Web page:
icon-    folder.gif   Conference Reports for NATAP  
  Conference on Retroviruses
and Opportunistic Infections
February 12-16, 2022
Back grey_arrow_rt.gif
HBIg-Free Strategy Prevents Vertical HBV Transmission-If Mothers Start TDF Soon Enough
  2022 CROI, February 12-16 and 22-24, 2022
Mark Mascolini
A strategy to prevent vertical transmission of HBV that does not include hepatitis B immune globulin (HBIg)* worked in a large Cambodian study-as long as mothers started tenofovir disoproxil (TDF) at least 4 weeks before delivery and neonates got the HBV vaccination promptly after birth [1]. Because the strategy does not depend on HBIg, ANRS researchers said, it could allow decentralization of HBV transmission prevention to rural areas where most pregnant women get care in Cambodia.
According to the ANRS team, HBV infection prevalence stands at an estimated 4% in pregnant women in Cambodia-and at 10% in infants born to mothers positive for hepatitis B surface antigen (HBsAg), which indicates active HBV infection. In Cambodia and other countries vertical HBV prevention relies on vaccinating all infants within 24 hours of birth, HBIg for infants at birth, and maternal TDF in the third trimester of pregnancy if HBV DNA lies above 5.3 log10 IU/mL. But Cambodia and similar countries cannot readily get HBIg because of high cost and structural barriers. HBV DNA assays may also be hard to come by in low-income countries, so an HBeAg rapid diagnosis test (RDT) may have to be used instead.
Researchers at the University of Health Sciences in Phnom Penh and collaborators at other centers planned this analysis, the ANRS TA PROHM study, to assess the effectiveness of an HBIg-free strategy to prevent vertical HBV transmission in Cambodia. The strategy has three parts: (1) an HBsAg/HBeAg RDT and an alanine aminotransferase (ALT)-based algorithm to screen pregnant women and decide on TDF prophylaxis, (2) TDF treatment for eligible women from 24 weeks of gestation or immediate treatment for eligible women seen later, and (3) vaccination of all infants within 2 hours of birth. The primary outcome was the percentage of HBsAg-positive infants at 6 months of age stratified by infant HBIg status and whether the mother got TDF for at least 4 weeks.
This single-arm prospective trial ran from October 2017 to November 2020 in 5 maternity units in Cambodia. Researchers enrolled HBsAg-positive women screened during antenatal care with an HBeAg RDT. Women became eligible for TDF if HBeAg-positive on the RDT (October 2017 to December 2018) or HBeAg-positive or negative on the RDT with an ALT at or above 40 IU/L (from January 2019). Infants got vaccinated at birth and weeks 6, 10, and 14. HBIg could be used if available, and only 1 of 5 units used HBIg.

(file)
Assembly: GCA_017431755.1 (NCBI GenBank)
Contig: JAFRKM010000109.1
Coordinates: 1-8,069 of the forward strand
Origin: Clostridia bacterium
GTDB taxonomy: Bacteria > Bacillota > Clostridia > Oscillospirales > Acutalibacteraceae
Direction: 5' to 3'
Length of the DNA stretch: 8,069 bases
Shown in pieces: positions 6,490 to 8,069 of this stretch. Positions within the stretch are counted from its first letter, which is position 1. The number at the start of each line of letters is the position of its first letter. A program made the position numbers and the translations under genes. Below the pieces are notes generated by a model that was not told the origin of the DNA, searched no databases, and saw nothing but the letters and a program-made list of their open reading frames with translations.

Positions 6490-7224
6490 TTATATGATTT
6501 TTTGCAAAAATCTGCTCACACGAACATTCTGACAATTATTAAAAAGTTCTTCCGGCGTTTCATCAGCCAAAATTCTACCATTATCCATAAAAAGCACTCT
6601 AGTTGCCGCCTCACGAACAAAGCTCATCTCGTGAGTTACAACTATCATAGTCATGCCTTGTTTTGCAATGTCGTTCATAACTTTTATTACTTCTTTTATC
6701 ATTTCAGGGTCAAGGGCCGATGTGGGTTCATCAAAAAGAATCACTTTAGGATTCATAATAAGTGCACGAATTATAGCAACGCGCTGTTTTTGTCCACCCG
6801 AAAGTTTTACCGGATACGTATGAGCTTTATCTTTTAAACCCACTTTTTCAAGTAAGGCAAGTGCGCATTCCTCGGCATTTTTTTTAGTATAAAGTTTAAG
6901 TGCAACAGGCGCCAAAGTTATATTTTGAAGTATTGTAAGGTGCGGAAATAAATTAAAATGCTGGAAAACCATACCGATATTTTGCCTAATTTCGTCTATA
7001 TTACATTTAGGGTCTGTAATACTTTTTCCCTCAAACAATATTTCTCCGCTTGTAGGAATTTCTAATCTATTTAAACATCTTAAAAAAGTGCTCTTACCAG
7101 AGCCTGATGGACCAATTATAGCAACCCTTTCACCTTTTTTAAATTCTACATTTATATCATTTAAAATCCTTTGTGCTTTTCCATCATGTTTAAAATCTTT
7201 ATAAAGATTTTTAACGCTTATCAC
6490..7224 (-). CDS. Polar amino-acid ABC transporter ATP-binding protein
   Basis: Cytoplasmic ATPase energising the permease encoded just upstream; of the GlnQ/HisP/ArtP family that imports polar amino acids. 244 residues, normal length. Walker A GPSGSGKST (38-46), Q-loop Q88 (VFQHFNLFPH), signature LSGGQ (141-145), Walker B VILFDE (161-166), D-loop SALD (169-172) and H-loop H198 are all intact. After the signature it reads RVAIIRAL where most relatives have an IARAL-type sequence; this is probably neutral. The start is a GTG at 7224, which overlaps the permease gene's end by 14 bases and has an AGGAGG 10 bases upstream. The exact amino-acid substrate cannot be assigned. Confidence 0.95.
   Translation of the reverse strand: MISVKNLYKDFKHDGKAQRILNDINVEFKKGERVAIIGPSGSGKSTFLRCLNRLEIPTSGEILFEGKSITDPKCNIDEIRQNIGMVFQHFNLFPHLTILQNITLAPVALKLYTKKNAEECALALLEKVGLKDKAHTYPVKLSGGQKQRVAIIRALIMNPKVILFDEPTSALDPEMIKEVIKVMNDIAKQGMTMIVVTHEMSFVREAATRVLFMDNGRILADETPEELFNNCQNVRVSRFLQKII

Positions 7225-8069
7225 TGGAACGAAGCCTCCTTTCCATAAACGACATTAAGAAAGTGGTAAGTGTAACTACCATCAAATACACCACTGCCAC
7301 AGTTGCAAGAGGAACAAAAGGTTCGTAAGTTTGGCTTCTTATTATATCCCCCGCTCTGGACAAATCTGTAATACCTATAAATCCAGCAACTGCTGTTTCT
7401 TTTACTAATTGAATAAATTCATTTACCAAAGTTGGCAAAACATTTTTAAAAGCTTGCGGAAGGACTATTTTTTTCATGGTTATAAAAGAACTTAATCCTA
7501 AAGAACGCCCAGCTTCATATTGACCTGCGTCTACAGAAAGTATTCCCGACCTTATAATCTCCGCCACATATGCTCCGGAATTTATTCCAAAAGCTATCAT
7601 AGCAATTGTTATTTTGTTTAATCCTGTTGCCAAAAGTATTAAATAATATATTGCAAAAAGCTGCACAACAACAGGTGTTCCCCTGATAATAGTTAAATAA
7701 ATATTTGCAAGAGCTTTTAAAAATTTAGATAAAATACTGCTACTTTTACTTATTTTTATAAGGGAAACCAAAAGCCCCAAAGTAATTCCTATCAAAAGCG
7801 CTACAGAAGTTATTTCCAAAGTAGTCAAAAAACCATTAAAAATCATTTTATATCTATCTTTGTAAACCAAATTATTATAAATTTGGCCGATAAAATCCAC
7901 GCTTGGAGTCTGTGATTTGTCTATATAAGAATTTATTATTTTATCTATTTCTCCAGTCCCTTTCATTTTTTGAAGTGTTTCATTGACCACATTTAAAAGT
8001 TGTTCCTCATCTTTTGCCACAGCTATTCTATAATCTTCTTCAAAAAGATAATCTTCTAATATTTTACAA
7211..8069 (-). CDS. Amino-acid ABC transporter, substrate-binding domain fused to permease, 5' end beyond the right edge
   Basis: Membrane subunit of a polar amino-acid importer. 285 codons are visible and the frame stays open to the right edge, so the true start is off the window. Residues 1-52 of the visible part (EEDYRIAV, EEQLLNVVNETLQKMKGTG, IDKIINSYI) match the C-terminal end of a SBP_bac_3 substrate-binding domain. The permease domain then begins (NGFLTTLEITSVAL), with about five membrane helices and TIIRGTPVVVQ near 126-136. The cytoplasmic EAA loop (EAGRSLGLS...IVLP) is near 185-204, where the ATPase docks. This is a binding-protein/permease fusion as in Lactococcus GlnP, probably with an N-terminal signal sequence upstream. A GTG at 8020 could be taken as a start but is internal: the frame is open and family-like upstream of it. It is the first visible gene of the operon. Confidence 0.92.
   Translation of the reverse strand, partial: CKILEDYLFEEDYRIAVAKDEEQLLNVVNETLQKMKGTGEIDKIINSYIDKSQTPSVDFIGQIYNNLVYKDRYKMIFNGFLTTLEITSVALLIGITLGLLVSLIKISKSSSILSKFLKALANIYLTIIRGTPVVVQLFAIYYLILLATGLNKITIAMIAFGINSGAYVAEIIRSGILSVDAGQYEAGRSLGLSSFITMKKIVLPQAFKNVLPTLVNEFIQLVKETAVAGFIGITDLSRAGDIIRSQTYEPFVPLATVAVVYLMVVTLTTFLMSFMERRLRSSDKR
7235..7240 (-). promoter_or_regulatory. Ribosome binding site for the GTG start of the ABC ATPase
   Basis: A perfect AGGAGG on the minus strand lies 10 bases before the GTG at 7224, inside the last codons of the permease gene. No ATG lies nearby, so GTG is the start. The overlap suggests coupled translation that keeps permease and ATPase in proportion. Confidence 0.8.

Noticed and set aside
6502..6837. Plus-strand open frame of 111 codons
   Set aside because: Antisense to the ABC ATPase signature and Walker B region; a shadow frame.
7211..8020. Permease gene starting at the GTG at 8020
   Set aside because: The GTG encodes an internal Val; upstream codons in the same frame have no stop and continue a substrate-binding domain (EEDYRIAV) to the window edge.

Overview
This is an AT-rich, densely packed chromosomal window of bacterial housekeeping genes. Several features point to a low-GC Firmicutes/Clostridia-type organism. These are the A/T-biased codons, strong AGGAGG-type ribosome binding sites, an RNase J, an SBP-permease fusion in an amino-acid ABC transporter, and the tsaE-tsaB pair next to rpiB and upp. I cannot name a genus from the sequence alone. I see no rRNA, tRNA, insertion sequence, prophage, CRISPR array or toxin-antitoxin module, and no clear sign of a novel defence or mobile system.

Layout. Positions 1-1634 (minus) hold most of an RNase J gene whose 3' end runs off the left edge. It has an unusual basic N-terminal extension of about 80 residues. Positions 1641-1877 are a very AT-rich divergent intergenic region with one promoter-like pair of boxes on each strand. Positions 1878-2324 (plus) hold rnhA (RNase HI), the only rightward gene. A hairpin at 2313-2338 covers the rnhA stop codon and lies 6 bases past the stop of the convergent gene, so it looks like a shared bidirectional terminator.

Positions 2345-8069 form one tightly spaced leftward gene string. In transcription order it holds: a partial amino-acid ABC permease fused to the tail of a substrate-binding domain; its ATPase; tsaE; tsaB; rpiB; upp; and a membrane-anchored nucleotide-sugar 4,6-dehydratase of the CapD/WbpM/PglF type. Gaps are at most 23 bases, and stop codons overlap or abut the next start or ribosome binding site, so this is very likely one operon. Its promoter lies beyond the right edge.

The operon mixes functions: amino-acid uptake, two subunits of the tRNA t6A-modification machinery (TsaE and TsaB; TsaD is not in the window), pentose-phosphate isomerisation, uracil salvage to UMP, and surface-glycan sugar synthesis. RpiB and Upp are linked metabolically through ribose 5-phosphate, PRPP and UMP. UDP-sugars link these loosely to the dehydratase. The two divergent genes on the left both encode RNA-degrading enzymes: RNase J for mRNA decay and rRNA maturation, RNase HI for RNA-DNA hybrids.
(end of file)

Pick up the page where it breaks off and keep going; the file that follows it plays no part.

Researchers screened 21,251 women, 1326 tested positive for HBsAg, and 1194 got included in the study. Of women included, 338 (28%) were eligible for TDF and 856 (72%) were not. Six months after delivery, 317 infants in the maternal TDF-eligible group and 712 in the TDF-ineligible group got tested for HBsAg. More than 96% of infants got the HBV vaccine within 24 hours of birth. A median 15 minutes passed between birth and vaccination.
At 6 months of age among all infants, 1.26% (95% confidence interval [CI] 0.34 to 3.20) born to TDF-eligible mothers tested positive for HBsAg, compared with 0.98% (95% CI 0.40 to 2.02) for infants of TDF-ineligible mothers (difference not statistically significant). Among infants who did not get HBIg, respective HBsAg-positive rates were 1.48% (95% CI 0.40 to 3.74) and 1.06% (95% CI 0.39 to 2.30) (not statistically significant). In infants who did not get HBIg, none were HBsAg-positive if their mother got TDF for more than 4 weeks (95% CI 0.00 to 1.61), 8.33% (95% CI 1.75 to 22.5) were positive if their mother got TDF for fewer than 4 weeks, and 12.50% (95% CI 0.32 to 52.65) were positive if their mother got no TDF.
Among women eligible for TDF, 94.1% started TDF, 78.8% had better than 90% adherence at every visit, and 89.8% took TDF for more than 4 weeks. Proportions of women with any grade 3 or 4 adverse event or a serious adverse event were 13.9% in the TDF-eligible group and 5.8% in the TDF-ineligible group. Respective proportions with any grade 3 or 4 adverse event or a serious adverse event related to liver cytolysis were 12.4% and 2.3%. Proportions of infants with any grade 3 or 4 adverse event or any serious adverse event were 5.9% with TDF-eligible mothers and 4.2% with TDF-ineligible mothers.
The researchers concluded that “an HBIg-free strategy with maternal use of TDF and early vaccination at birth could be effective” to prevent vertical transmission of HBV if TDF begins more than 4 weeks before delivery. Not using HBIg and using a therapeutic algorithm (HBeAg RDT/ALT) instead of an HBV DNA assay to select women eligible for TDF allows this HBIg-free strategy to be used in rural areas, where most pregnant women in Cambodia receive care.
1. Segeral O, Dim B, Durier C, et al. HBIg-free strategy to prevent HBV mother-to-child transmission: ANRS TA PROHM study. 2022 CROI, February 12-16 and 22-24, 2022. Abstract 28.
*Hepatitis B immune globulin (HBIg) is a human immunoglobulin used to prevent hepatitis B infection and to treat acute exposure to HBsAg.